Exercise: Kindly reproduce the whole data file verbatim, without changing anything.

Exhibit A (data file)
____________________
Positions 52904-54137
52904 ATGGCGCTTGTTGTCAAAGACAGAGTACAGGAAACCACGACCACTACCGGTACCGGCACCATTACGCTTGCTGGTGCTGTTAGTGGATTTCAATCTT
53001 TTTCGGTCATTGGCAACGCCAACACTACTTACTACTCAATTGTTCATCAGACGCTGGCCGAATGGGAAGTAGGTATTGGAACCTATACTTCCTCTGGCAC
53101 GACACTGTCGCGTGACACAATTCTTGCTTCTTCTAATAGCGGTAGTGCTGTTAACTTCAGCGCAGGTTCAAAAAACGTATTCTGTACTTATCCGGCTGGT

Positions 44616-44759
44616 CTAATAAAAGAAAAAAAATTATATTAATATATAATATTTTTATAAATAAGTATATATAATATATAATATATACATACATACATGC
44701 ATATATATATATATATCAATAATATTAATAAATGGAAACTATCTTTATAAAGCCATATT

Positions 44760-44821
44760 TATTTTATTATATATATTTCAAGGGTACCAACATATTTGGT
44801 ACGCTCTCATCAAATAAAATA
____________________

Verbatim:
Positions 52904-54137
52904 ATGGCGCTTGTTGTCAAAGACAGAGTACAGGAAACCACGACCACTACCGGTACCGGCACCATTACGCTTGCTGGTGCTGTTAGTGGATTTCAATCTT
53001 TTTCGGTCATTGGCAACGCCAACACTACTTACTACTCAATTGTTCATCAGACGCTGGCCGAATGGGAAGTAGGTATTGGAACCTATACTTCCTCTGGCAC
53101 GACACTGTCGCGTGACACAATTCTTGCTTCTTCTAATAGCGGTAGTGCTGTTAACTTCAGCGCAGGTTCAAAAAACGTATTCTGTACTTATCCGGCTGGT

Positions 44616-44759
44616 CTAATAAAAGAAAAAAAATTATATTAATATATAATATTTTTATAAATAAGTATATATAATATATAATATATACATACATACATGC
44701 ATATATATATATATATCAATAATATTAATAAATGGAAACTATCTTTATAAAGCCATATT

Positions 44760-44821
44760 TATTTTATTATATATATTTCAAGGGTACCAACATATTTGGT
44801 ACGCTCTCATCAAATAAAATA